We didn't make it that far down the street, but we saw a carnival-like set-up with a huge ferris wheel and other amusement rides. It was colorful and looked beautiful at night.
We found the street (well-lit alley) back to our hotel. We weren't starved as we had a light dinner on our connection train, but needed a bite.

Nothing grabbed us until we saw a little Mexican cubby hole in the wall cafe. I ordered a veggie quesadilla and Mike ordered a burrito. Eyes now bigger than stomach.

It was taking a while for our order to come up, so the cook brought us some nachos to tide us over. By the time we got our "main course" we could hardly fit in a single bite. It was tasty, but hated to leave with so much food on our plate. No fridge or micro in our hotel room, so ....

There was definitely some tossing and turning in our sleep that night with too full tummies.

22 December 2014

2014 EUROPE by Rail 27 - Last Stop Amsterdam

Here's all the walking we had done in Berlin. We were happy to be on a train for most of today to give our feet a rest. But we were sad to leave Berlin without a visit with our niece who lives here. She was back home in Kalamazoo while were we here. Go figure.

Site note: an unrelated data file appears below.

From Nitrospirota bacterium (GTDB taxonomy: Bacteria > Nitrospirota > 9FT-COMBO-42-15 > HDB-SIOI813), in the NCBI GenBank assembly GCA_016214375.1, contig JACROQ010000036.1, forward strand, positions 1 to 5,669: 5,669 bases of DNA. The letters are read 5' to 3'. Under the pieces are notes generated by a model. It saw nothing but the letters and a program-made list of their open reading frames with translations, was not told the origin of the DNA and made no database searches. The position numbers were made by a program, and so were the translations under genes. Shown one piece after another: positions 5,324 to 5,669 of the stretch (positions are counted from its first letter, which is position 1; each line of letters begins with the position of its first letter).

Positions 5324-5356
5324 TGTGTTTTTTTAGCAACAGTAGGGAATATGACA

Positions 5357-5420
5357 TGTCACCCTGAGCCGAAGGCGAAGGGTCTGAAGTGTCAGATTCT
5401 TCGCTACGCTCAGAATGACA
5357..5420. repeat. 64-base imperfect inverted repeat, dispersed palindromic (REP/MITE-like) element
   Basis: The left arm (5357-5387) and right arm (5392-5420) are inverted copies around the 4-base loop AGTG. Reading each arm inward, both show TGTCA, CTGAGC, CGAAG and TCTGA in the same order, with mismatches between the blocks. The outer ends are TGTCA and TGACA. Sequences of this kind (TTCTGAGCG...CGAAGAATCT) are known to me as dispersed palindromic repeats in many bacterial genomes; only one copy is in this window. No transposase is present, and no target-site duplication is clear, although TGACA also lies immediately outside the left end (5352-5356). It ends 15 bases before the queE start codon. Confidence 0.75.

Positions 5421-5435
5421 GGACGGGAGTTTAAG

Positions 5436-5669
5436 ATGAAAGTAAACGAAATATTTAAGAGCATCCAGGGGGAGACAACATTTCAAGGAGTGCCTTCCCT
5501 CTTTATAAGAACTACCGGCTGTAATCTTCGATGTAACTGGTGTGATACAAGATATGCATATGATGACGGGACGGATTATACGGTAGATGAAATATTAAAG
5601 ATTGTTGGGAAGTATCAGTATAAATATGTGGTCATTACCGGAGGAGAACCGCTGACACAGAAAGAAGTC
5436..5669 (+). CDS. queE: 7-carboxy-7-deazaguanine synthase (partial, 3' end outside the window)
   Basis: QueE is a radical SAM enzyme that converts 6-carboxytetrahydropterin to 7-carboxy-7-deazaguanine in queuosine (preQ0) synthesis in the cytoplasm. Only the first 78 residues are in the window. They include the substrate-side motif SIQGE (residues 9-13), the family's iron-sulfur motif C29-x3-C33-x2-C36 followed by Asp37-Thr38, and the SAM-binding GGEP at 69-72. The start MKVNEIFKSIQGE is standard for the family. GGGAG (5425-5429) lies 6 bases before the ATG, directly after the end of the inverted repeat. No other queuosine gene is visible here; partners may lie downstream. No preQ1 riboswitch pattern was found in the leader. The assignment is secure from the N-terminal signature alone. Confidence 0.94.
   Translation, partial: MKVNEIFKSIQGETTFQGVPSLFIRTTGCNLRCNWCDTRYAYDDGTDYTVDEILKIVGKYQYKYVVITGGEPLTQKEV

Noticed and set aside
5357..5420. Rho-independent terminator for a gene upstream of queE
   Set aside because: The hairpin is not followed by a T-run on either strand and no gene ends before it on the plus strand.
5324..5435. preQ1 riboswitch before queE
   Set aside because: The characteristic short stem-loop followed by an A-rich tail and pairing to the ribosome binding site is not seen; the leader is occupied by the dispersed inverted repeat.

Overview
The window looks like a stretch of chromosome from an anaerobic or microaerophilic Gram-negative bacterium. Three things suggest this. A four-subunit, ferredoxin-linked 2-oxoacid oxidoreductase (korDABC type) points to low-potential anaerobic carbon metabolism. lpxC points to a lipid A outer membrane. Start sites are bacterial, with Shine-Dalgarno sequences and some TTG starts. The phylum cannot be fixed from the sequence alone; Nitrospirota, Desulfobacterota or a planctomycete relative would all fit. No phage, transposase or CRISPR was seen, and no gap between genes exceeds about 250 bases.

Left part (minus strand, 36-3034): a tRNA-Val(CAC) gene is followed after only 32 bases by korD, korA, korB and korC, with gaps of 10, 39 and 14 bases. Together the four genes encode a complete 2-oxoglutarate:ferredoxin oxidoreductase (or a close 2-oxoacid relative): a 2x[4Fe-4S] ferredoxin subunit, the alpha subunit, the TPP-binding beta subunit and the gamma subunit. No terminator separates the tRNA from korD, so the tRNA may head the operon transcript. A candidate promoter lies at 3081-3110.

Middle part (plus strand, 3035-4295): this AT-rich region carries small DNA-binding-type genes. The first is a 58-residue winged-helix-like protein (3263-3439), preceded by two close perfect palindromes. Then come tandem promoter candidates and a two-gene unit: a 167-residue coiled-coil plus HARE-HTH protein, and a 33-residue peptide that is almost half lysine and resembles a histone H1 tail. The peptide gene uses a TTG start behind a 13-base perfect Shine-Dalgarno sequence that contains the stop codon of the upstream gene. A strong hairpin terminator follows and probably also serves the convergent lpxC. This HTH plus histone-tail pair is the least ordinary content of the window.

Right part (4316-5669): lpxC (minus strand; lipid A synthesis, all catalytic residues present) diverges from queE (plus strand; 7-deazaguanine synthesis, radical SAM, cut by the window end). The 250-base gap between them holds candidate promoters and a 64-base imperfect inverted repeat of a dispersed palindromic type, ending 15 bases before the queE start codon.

Today was to be an easy travel day or so we thought. We had a direct high-speed train from Berlin at 8:36 with arrival in Amsterdam at 15:00. But when we got to the Berlin train station, we did not see our train number listed on the big screen. We went to the info counter. Our train was cancelled due to a strike.

OK, what next? They directed us to another counter at the opposite end of the building. They directed us to a counter on the second floor. There they asked if we were First Class. Yes, we were. They directed us to a much shorter cue. Yahoo! Time was a wasting.